In the 1988 Chevy Chase comedy classic, Funny Farm, Chase plays Andy, a sports journalist who quits his job and moves to the countryside to write the great American novel. He sits in his idyllic farmhouse in a room with a view, a hot cup of coffee close at hand and his trusty typewriter loaded and ready. Andy puts his hands on the keyboard and… nothing happens. He peers deep into the white page. The words must be there somewhere, but his fingers remain frozen. Nothing.
Writer’s Block is the condition that at its most elementary is simply “not knowing how to proceed.” The block is not unique to writers. Leaders face them. Parents face them. You can have a career block, a life block, a drunk-angry-guy-who-wants-to-fight block. When the answer to “What happens next?” is “I don’t know.” We freeze. The cursor blinks on the white pixel canvas. With each flash it taunts us: Blink. Blink. Blink. What. Are. You. Waiting. For.
There are two sources of writer’s block: bewilderment and fear. Daniel Boone was once asked if he had ever been lost in the wilderness. He responded, “I’ve never been lost, but I was bewildered once for a few days.” Bewilderment is when you understand the problem, but you are unsure how to solve it. Like finding your way out of a forest, bewilderment is overcome in time with perseverance. You show up and you work toward a solution.
For me, overcoming bewilderment in writing often means not writing at all. If my problem is: how do I get a character from point A to point B? And all the possibilities I’ve come up with don’t feel honest to the story, I walk away from it. Some call it “percolate” or “noodle” or “brew.” I “circle” the problem. The image of an eagle circling its prey comes to mind.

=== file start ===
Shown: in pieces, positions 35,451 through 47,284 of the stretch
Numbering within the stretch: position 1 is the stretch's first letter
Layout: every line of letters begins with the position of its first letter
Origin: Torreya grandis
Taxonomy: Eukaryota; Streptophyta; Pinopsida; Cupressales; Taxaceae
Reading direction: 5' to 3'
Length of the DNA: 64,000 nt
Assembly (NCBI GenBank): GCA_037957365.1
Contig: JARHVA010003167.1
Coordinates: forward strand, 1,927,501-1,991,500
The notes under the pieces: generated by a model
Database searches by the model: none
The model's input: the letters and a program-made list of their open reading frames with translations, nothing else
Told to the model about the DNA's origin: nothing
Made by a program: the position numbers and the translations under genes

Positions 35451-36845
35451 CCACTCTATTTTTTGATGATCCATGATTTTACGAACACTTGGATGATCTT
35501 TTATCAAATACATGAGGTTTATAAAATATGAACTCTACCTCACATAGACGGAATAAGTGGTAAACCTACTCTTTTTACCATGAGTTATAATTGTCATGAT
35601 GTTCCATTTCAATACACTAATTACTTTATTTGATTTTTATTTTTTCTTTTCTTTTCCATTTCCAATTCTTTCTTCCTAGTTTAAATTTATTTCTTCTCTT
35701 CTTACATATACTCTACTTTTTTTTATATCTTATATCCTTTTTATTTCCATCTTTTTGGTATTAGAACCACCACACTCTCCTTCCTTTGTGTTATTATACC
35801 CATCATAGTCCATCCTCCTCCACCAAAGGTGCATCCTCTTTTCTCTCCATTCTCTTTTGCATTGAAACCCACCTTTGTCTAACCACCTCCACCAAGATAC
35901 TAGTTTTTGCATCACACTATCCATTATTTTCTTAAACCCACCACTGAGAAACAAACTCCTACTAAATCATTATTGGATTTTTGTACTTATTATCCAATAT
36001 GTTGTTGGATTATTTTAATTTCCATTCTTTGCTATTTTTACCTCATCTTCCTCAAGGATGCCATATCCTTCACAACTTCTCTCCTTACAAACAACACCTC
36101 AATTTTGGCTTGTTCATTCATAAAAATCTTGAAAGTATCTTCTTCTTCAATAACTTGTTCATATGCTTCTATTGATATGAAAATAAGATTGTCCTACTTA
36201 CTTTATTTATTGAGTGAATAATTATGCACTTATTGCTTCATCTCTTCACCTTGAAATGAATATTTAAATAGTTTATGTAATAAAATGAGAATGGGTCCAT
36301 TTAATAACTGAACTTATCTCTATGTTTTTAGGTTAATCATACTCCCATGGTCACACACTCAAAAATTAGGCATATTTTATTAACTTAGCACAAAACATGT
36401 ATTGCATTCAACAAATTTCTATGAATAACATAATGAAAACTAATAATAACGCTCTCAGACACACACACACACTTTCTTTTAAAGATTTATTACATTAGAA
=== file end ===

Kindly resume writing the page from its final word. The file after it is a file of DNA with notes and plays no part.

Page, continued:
I believe the answers to writer’s bewilderment are hidden in the daily routines of life: eat, sleep, shower, work, exercise. These are the rhythms of epiphany. I give my mind and imagination space to find a solution. The practice has become so familiar that I can often predict within a day or two when the solution will present itself.
The second source of writer’s block is fear. You know what you want to write, but you’re afraid it’s not good enough. You may think the problem is you don’t know where to start, but really the problem is you’re afraid to start. The blinking cursor taunts you. Blink. Blink. Blink. Who. Do. You. Think. You. Are.
Insecurity is the soul mate of every artist. Just this past week I heard both Steven Spielberg and Shane Black talk about how insecure they feel with every film they make. They are arguably two of the very best at their craft with years of experience and a résumé of success and yet the fear is as real to them today as it was when they first started.
The only way to overcome writer’s fear is to put words on the page. You must write. Something. Anything. Every key strike is a battle cry. With each word you type you forge your way through the wilderness of insecurity. And as you do, don’t look back. The blinking cursor can’t taunt you if it doesn’t have time to rest.
A WRITER KEEPING THE FAITH IN LOS ANGELES